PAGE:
In the United States, in 1998, largely in response to the soaring costs of commercially published journals, the Association of Research Libraries (ARL) had launched an initiative known as the Scholarly Publishing and Academic Resources Coalition (SPARC) project. SPARC Europe got under way in 2002. Together with Professor Jun Adachi of NII and Professor Shun Tutiya (Chiba University) of the Japan Association of National University Libraries (JANUL), among others, I was assigned to visit these organizations and study their work, as we at NII drew up plans and made an estimated budget request for Japan’s own infrastructure project for scholarly communications.
● Partnerships with Scientific Associations
Figure 2: Number of English-language electronic journals in Japan
Source: materials prepared for SPARC Japan Explanatory Meetings, 2003 and 2004
The work of a university librarian—my previous job—used to consist of information management: collecting, organizing, and storing published books and journals and making them available to users. But the Internet and electronic journals have transformed the way in which information is disseminated and the nature of publishing companies. Thus, to plan a project of this kind, one must be familiar with the digital distribution process at each stage from production (the writing of articles) to distribution (submission, review, editing, publication) and consumption (subscription, retrieval, and access), and one must also be closely in touch with international scholarly communication. We therefore visited the offices of a number of scientific associations and aimed to situate partnerships with them at the core of our efforts to transform scholarly communication.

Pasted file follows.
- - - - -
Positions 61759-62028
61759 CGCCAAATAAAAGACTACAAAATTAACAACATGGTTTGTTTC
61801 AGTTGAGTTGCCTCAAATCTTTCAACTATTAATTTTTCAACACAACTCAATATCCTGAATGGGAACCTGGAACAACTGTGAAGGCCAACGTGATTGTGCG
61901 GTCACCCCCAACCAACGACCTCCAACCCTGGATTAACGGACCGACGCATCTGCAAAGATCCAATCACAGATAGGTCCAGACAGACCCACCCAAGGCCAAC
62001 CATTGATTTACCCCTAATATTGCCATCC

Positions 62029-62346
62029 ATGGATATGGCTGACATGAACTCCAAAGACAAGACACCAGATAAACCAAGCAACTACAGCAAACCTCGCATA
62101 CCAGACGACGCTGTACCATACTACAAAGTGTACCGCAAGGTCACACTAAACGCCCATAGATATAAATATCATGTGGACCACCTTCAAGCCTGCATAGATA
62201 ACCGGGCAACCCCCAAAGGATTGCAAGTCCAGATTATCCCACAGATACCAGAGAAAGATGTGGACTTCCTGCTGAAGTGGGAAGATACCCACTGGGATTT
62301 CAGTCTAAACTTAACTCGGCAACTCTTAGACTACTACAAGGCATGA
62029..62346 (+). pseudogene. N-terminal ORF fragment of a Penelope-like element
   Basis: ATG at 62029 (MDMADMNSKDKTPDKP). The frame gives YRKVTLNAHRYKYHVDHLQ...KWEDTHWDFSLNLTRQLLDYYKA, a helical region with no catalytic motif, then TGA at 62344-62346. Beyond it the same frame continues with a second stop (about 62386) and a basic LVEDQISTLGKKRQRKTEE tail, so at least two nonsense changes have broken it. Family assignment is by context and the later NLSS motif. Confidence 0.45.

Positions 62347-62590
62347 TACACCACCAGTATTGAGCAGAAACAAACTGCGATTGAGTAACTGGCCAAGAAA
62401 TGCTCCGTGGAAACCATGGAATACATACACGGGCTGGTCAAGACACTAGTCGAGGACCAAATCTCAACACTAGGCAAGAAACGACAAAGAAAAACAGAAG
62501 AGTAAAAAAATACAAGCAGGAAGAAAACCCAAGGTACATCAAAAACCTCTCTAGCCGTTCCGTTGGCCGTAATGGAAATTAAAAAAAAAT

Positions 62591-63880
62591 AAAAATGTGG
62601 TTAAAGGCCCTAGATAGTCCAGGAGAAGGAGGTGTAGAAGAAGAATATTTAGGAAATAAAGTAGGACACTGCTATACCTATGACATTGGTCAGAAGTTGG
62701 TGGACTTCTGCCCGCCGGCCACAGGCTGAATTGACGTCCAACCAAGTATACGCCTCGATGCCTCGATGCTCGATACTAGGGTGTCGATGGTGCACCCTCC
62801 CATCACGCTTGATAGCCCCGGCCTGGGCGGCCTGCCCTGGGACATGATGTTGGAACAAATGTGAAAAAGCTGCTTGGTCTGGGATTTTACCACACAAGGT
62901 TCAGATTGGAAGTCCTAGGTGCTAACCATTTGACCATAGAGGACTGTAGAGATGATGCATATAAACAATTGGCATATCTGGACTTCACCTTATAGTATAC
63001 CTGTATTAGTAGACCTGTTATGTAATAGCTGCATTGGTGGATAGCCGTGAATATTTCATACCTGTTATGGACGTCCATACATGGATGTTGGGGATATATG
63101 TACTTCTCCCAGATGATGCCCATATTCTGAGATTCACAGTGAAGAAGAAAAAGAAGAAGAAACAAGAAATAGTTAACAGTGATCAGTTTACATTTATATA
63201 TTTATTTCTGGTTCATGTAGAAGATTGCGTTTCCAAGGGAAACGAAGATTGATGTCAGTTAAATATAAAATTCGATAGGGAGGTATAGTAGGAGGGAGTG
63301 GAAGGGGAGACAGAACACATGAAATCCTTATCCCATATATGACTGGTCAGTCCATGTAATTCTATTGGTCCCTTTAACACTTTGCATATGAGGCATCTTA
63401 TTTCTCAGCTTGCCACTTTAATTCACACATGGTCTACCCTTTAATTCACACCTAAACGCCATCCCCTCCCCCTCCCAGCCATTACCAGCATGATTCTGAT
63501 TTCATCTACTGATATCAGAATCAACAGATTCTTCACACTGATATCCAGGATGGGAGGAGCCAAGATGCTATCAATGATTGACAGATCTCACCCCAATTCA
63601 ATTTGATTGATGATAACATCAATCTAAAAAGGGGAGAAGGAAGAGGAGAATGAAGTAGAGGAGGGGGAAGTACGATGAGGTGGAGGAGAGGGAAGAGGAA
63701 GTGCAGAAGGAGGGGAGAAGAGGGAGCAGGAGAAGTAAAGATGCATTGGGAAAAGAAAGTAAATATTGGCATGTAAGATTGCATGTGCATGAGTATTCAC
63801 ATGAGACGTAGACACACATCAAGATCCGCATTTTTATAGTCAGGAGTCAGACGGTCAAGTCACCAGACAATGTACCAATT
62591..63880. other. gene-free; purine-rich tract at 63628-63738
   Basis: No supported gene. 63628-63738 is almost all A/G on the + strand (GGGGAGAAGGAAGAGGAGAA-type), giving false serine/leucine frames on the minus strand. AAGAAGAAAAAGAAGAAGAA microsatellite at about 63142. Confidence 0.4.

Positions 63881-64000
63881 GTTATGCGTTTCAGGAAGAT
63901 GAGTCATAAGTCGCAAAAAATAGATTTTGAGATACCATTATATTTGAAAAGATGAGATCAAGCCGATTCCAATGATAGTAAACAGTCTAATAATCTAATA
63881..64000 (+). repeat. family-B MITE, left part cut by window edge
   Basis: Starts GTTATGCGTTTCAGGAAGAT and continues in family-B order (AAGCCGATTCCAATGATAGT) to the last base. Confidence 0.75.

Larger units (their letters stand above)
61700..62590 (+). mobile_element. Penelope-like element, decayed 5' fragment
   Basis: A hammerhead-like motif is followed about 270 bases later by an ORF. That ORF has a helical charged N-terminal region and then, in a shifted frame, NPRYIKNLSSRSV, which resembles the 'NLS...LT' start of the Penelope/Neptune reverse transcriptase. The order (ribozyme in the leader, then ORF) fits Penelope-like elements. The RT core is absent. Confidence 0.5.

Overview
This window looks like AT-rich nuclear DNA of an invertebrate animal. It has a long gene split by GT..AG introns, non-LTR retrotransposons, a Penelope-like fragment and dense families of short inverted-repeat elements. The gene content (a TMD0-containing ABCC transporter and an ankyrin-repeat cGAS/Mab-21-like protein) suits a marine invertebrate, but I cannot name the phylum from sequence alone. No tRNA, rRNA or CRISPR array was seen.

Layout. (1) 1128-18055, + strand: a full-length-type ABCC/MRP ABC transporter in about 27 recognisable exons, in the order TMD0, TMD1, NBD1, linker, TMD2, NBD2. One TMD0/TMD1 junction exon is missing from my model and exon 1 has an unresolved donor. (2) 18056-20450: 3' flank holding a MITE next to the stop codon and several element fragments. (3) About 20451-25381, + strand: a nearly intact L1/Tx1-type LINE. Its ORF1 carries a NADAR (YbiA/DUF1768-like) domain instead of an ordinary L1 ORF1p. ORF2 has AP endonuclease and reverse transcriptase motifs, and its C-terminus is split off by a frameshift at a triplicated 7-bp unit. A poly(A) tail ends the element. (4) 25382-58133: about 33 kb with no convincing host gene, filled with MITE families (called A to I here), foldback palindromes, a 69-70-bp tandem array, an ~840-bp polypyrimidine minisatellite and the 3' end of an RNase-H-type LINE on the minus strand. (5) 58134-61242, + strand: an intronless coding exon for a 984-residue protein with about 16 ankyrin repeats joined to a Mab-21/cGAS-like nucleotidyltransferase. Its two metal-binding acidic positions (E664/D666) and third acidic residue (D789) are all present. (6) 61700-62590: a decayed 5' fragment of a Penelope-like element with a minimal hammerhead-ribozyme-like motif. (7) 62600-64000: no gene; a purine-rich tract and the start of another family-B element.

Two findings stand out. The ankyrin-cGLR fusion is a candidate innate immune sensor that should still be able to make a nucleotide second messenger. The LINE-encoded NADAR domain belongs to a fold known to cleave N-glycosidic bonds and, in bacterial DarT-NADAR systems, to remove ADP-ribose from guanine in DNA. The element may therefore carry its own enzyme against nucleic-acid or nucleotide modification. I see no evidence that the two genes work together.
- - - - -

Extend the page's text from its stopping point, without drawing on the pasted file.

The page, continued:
At the time, according to NII’s research, there were just over 200 e-journals in Japan (Figure 2).
The Chemical Society of Japan and the Society of Chemical Engineers, Japan, in particular, were publishing actively on J-STAGE, the e-journal platform of the JST. BCASJ had its own platform, OlediO, which published the Japanese Biochemical Society’s Journal of Biochemistry. E-journals self-published by scientific associations on their own servers included the English journals of the Physical Society of Japan and the Japan Society of Applied Physics, which together formed the Institute of Pure and Applied Physics (IPAP); Materials Transactions, published jointly by the Japan Institute of Metals and other societies; and the English journal of the Institute of Electronics, Information and Communication Engineers (IEICE). Many associations outsourced their English journals to overseas publishers; of these, we visited the secretariats of the Zoological Society of Japan and a number of others to explain the plans for SPARC Japan and exchange views. English journals in mathematical fields, on the other hand, used university servers. Through our contacts with the office staff responsible for these various publications, we learned about the importance of digitization of the editing and peer review process and the financial structure for publishing scientific journals.
MEXT approved our estimated budget request for a project entitled “International Scholarly Communication Initiative (SPARC Japan).” In preparing to launch SPARC Japan in FY 2003, we asked Professor Emeritus Ryoji Noyori of Nagoya University and nine other experts in related areas to serve on the Board; we organized a steering committee with the participation of organizations including JST, JANUL, the Japan Association of Private University Libraries (JASPUL), and BCASJ; and we put out a call for partner journals to help promote the SPARC Japan project.